Low dose CT imaging for cancer diagnosis and therapy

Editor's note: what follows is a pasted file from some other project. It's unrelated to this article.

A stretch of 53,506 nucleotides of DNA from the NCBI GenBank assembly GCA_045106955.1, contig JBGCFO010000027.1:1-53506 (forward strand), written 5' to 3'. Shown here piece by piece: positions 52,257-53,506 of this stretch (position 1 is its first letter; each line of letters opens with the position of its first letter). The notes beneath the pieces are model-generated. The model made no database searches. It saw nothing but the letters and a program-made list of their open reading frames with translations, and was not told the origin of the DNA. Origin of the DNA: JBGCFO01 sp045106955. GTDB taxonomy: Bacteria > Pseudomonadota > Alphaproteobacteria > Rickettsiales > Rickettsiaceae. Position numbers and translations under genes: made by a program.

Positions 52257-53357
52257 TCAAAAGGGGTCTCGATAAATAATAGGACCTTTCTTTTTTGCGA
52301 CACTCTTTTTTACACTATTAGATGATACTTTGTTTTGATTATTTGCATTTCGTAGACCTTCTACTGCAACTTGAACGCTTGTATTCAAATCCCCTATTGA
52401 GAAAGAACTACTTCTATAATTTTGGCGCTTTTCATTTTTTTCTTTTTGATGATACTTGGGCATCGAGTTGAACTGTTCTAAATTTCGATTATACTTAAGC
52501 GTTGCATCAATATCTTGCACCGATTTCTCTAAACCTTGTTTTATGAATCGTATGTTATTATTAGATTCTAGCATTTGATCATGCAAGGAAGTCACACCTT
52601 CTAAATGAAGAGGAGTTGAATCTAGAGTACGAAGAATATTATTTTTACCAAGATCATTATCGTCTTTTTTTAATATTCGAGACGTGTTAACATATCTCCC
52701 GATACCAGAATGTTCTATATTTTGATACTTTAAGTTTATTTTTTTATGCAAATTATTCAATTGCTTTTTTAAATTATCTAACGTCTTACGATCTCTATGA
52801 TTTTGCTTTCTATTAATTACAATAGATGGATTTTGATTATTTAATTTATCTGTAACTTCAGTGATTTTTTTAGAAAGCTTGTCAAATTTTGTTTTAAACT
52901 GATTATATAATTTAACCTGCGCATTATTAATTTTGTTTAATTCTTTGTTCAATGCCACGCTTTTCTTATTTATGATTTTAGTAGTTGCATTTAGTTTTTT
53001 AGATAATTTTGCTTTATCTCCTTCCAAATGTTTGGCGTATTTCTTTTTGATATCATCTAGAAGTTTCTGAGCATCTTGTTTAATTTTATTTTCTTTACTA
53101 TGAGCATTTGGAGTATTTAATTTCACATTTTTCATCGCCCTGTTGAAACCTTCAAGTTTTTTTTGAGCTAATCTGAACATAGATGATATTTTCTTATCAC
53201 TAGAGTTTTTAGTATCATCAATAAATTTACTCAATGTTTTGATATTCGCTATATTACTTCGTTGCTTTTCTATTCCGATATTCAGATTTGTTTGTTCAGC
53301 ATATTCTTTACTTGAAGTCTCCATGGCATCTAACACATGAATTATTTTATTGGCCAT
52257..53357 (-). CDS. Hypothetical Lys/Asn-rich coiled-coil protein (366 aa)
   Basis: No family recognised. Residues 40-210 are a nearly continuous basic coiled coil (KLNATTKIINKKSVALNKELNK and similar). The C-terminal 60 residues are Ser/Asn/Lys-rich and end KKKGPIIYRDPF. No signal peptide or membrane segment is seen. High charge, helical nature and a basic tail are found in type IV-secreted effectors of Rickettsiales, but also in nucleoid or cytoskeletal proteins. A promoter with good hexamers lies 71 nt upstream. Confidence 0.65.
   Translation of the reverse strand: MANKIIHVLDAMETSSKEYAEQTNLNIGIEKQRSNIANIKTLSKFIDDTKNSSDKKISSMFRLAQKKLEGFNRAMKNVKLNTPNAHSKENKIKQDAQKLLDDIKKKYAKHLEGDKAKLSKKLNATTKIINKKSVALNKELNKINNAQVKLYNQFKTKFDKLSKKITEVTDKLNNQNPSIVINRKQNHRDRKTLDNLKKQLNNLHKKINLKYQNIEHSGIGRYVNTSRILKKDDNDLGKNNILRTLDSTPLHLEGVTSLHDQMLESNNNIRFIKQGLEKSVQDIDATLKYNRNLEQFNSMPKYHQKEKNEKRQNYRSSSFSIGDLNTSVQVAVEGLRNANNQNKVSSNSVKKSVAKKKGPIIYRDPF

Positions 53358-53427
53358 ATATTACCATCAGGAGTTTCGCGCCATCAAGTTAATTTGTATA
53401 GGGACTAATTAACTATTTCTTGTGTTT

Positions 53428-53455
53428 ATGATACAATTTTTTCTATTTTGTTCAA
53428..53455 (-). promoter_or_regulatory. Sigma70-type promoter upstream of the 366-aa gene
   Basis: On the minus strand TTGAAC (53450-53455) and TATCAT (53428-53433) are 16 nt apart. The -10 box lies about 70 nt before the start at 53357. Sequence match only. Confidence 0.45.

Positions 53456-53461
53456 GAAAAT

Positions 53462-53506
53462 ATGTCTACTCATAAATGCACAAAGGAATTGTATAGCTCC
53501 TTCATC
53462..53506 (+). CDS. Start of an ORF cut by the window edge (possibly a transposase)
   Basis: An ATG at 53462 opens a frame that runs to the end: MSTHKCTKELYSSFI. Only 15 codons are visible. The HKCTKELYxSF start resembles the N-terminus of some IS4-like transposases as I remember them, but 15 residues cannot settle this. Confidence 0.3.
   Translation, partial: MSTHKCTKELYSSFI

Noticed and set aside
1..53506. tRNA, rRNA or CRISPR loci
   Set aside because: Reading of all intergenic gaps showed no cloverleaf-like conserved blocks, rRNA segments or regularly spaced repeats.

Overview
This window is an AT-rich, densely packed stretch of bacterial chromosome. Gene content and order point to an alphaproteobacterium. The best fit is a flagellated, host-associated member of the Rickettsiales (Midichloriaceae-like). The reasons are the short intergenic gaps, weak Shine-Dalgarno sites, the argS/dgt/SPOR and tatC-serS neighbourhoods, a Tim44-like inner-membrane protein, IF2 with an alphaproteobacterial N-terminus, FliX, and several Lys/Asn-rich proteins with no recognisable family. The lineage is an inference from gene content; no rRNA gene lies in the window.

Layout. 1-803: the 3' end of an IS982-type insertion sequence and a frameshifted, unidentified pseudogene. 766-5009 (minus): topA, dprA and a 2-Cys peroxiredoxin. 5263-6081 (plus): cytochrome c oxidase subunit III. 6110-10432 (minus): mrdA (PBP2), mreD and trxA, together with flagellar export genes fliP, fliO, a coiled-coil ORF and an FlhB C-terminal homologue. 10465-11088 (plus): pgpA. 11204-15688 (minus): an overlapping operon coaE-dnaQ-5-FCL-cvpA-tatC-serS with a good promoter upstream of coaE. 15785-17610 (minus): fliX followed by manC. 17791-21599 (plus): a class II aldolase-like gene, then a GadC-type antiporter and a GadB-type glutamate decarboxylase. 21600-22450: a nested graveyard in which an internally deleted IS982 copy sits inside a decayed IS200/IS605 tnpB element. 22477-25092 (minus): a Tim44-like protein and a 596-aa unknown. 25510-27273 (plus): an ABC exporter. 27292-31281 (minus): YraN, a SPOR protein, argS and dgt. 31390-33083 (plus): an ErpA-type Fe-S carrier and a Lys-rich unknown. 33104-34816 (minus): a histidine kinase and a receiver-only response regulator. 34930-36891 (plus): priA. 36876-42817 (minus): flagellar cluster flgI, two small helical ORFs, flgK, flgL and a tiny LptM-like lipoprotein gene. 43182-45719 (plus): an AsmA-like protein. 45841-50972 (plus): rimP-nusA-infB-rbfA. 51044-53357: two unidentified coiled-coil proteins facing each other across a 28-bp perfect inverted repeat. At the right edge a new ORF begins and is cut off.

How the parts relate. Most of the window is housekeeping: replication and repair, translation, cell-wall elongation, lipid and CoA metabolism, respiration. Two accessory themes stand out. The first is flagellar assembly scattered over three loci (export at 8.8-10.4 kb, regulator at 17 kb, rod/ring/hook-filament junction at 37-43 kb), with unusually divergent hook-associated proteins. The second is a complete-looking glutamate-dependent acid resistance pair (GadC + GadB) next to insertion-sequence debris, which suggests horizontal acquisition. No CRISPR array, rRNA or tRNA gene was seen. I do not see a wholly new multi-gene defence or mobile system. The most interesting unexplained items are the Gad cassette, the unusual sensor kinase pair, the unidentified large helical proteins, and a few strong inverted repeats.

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Cancer is a common disease among human population and second leading cause of death. It is well known that diagnosing cancer at early stages is very critical for increasing success of therapy. There have been different imaging modalities used in diagnosing and staging of cancer. One of them is computed tomography (CT) that provides two-dimensional (2D) slices of three-dimensional (3D) object using the series of projections taken around the object. The main limitations of CT are radiation dose and low sensitivity to soft tissue. Firstly, fewer projections can be used to lower dose in CT which causes the reconstruction problem heavily underdetermined. Former studies proposed iterative reconstruction techniques to overcome this problem. The significant weakness of these methods is their computational expensiveness. In the present thesis, this problem is addressed by developing a computationally efficient filtered back projection (FBP) based method using total variation (TV) minimization. 2D modified Shepp-Logan phantom is used for performance evaluations. The superiority of the proposed method is shown both qualitatively and quantitatively. The second aim of the thesis is to enhance contrast capability of CT imaging by using novel magnetic nanoparticles (MNPs) as contrast agents which were fabricated at Mechanical Engineering Department of Istanbul Technical University. The pixel density enhancements of CT images induced by five different core types of MNPs in the agarose gel are analyzed. The results confirm the effectiveness of the MNPs as contrast media for CT imaging.